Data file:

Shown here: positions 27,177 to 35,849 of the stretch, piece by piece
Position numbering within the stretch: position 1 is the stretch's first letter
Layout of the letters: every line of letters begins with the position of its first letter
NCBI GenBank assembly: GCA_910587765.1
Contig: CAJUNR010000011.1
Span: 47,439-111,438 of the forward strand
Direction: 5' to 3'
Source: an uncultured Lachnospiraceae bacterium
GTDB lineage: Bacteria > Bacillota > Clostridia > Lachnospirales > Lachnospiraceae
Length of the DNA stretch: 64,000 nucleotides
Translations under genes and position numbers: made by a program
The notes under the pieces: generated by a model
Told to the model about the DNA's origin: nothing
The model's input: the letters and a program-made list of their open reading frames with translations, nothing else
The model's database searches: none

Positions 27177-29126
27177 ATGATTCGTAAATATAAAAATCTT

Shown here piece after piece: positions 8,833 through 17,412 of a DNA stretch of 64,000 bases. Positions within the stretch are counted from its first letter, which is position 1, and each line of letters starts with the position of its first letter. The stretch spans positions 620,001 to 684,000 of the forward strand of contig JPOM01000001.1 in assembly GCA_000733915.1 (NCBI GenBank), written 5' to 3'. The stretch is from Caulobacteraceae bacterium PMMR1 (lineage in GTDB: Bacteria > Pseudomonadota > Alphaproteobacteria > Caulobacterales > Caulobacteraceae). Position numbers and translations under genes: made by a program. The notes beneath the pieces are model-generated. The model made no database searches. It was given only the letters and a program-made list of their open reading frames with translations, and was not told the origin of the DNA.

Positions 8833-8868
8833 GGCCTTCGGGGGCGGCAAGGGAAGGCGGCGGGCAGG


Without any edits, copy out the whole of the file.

Shown here: positions 27,177 to 35,849 of the stretch, piece by piece
Position numbering within the stretch: position 1 is the stretch's first letter
Layout of the letters: every line of letters begins with the position of its first letter
NCBI GenBank assembly: GCA_910587765.1
Contig: CAJUNR010000011.1
Span: 47,439-111,438 of the forward strand
Direction: 5' to 3'
Source: an uncultured Lachnospiraceae bacterium
GTDB lineage: Bacteria > Bacillota > Clostridia > Lachnospirales > Lachnospiraceae
Length of the DNA stretch: 64,000 nucleotides
Translations under genes and position numbers: made by a program
The notes under the pieces: generated by a model
Told to the model about the DNA's origin: nothing
The model's input: the letters and a program-made list of their open reading frames with translations, nothing else
The model's database searches: none

Positions 27177-29126
27177 ATGATTCGTAAATATAAAAATCTT

Shown here piece after piece: positions 8,833 through 17,412 of a DNA stretch of 64,000 bases. Positions within the stretch are counted from its first letter, which is position 1, and each line of letters starts with the position of its first letter. The stretch spans positions 620,001 to 684,000 of the forward strand of contig JPOM01000001.1 in assembly GCA_000733915.1 (NCBI GenBank), written 5' to 3'. The stretch is from Caulobacteraceae bacterium PMMR1 (lineage in GTDB: Bacteria > Pseudomonadota > Alphaproteobacteria > Caulobacterales > Caulobacteraceae). Position numbers and translations under genes: made by a program. The notes beneath the pieces are model-generated. The model made no database searches. It was given only the letters and a program-made list of their open reading frames with translations, and was not told the origin of the DNA.

Positions 8833-8868
8833 GGCCTTCGGGGGCGGCAAGGGAAGGCGGCGGGCAGG